Effectiveness of Cardiac ERAS Multimodal Analgesia on Perioperative Pain in Adult Cardiac Surgery Patients

Doctoral Candidate Name: 
Christine Sisk
Doctor of Nursing Practice


CHRISTINE SISK. Effectiveness of Cardiac ERAS Multimodal Analgesia on Perioperative Pain in Adult Cardiac Surgery Patients. (Under the direction of Dr. KATHLEEN JORDAN)

Cardiac surgeries often rely on opioid analgesics, which can lead to adverse effects. The implementation of the multimodal analgesic approach, as a part of the ERAS protocol, has the potential to optimize intra- and postoperative pain management, leading to reduced opioid-related complications and improved patient outcomes. The purpose of this study was to evaluate the efficacy of multimodal analgesia within a Cardiac Enhanced Recovery After Surgery (ERAS) program in reducing postoperative pain and opioid consumption in adult cardiac surgery patients. This study compared the effects of cardiac ERAS multimodal analgesia against traditional opioid-based analgesia on postoperative pain and opioid consumption during the operation and the initial 24 hours postoperative.
The study was conducted at a level-one trauma center that had recently implemented the ERAS protocol on all cardiac surgical patients. Data was collected retrospectively from patients undergoing cardiac surgeries before and after the protocol’s implementation. The pre-ERAS group received traditional opioid-based analgesia, while the ERAS group received the ERAS multimodal analgesia protocol.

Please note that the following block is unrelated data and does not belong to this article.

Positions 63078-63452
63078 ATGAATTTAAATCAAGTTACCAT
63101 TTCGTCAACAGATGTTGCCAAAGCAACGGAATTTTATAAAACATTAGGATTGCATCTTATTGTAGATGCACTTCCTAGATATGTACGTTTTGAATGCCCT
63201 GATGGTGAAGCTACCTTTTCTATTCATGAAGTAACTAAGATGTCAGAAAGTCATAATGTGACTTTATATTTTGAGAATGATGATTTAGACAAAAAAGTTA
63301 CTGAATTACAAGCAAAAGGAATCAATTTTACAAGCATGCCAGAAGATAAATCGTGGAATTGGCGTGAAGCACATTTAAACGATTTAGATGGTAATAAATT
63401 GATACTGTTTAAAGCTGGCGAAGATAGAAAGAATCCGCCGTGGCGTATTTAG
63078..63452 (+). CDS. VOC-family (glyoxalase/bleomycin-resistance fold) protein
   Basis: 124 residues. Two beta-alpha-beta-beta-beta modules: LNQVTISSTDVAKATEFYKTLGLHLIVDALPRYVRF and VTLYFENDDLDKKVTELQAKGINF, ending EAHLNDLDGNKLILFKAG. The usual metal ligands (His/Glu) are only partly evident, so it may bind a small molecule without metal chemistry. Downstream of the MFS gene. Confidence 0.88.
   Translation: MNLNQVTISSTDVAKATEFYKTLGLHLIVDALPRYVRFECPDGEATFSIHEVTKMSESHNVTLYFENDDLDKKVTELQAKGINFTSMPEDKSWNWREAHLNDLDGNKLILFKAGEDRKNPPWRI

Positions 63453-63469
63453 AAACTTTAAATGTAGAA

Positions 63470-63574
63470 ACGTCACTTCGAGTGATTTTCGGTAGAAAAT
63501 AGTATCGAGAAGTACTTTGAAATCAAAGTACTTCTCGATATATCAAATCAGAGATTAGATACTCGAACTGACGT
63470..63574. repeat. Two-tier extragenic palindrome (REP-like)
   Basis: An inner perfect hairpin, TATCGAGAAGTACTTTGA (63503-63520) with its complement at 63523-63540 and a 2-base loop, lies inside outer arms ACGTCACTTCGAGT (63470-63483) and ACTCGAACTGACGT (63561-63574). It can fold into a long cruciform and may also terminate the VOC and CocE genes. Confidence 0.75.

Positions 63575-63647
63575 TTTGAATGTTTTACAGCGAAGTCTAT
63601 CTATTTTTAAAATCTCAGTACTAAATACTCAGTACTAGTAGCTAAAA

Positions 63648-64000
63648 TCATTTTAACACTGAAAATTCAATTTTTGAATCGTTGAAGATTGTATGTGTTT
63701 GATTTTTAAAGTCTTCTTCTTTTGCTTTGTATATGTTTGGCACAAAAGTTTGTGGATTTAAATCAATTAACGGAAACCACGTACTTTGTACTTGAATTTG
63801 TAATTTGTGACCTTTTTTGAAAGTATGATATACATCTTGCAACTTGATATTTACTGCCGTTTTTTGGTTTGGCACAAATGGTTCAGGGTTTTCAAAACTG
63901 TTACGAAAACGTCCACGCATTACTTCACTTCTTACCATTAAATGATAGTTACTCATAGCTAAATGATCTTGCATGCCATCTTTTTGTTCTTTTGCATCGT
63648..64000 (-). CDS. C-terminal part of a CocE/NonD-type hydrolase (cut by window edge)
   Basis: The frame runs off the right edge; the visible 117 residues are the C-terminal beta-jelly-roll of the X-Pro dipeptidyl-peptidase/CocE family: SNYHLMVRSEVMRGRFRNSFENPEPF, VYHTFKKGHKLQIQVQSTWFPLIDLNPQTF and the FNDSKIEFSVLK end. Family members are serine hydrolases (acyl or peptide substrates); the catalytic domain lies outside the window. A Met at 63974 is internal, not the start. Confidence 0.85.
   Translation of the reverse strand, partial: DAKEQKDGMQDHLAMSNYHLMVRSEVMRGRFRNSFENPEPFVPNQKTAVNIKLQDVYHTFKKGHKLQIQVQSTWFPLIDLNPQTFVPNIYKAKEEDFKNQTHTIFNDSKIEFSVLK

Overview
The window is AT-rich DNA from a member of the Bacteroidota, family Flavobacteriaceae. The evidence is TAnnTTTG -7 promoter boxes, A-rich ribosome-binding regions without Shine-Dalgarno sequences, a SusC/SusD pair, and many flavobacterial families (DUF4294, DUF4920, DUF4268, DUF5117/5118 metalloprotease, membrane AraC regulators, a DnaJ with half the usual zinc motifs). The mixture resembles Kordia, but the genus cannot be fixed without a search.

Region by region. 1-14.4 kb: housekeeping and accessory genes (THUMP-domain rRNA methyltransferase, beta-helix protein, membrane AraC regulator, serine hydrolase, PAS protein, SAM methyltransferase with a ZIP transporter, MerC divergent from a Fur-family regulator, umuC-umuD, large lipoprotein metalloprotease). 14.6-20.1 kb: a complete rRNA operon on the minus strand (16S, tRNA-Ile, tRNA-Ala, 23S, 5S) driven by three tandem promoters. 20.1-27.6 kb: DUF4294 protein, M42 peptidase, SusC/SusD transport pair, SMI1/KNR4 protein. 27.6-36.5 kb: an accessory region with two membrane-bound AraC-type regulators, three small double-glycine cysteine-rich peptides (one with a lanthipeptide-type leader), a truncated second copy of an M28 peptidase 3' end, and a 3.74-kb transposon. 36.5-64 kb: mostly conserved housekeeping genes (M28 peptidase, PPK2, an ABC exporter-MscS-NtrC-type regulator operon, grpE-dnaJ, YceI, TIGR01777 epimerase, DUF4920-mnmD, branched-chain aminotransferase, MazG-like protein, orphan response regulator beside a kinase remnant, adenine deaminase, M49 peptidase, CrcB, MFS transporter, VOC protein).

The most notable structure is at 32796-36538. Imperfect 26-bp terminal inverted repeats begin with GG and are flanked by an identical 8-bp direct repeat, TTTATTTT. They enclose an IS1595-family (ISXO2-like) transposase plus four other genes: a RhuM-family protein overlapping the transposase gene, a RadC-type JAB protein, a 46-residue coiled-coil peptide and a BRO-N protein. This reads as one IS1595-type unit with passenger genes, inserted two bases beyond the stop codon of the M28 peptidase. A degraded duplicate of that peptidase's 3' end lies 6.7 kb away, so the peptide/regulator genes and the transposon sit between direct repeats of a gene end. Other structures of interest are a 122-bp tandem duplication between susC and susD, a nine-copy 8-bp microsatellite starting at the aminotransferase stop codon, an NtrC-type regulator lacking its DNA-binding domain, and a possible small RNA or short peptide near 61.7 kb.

Data analysis revealed significantly lower intraoperative opioid consumption in the post-ERAS group compared to the pre-ERAS group (U = 1496.00, p = .026, z = -2.30). However, no statistically significant differences were observed in opioid consumption between the groups at 6 hours and 24 hours postoperatively. These findings suggest the ERAS protocol’s effectiveness in reducing intraoperative opioid requirements but limited impact on postoperative opioid consumption within the first 24 hours.
The study demonstrates that cardiac ERAS multimodal analgesia can effectively reduce intraoperative opioid consumption, highlighting its potential as a valuable component of perioperative pain management in cardiac surgery. While the findings did not show a significant reduction in postoperative opioid use, implementing such protocols can still offer benefits for patient care. This includes reducing opioid-related adverse effects and potentially improving patients’ overall recovery. Further research is needed to explore the longer-term impacts of multimodal analgesia on postoperative opioid consumption and patient outcomes in cardiac surgery.

Defense Date and Time: 
Wednesday, March 27, 2024 - 1:00pm
Defense Location: 
College of Health and Human Sciences: Room 102
Committee Chair's Name: 
Dr. Kathleen Jordan
Committee Members: 
Dr. Charlene Whitaker-Brown, Dr. Sherry Bernardo, Dr. Susan Arthur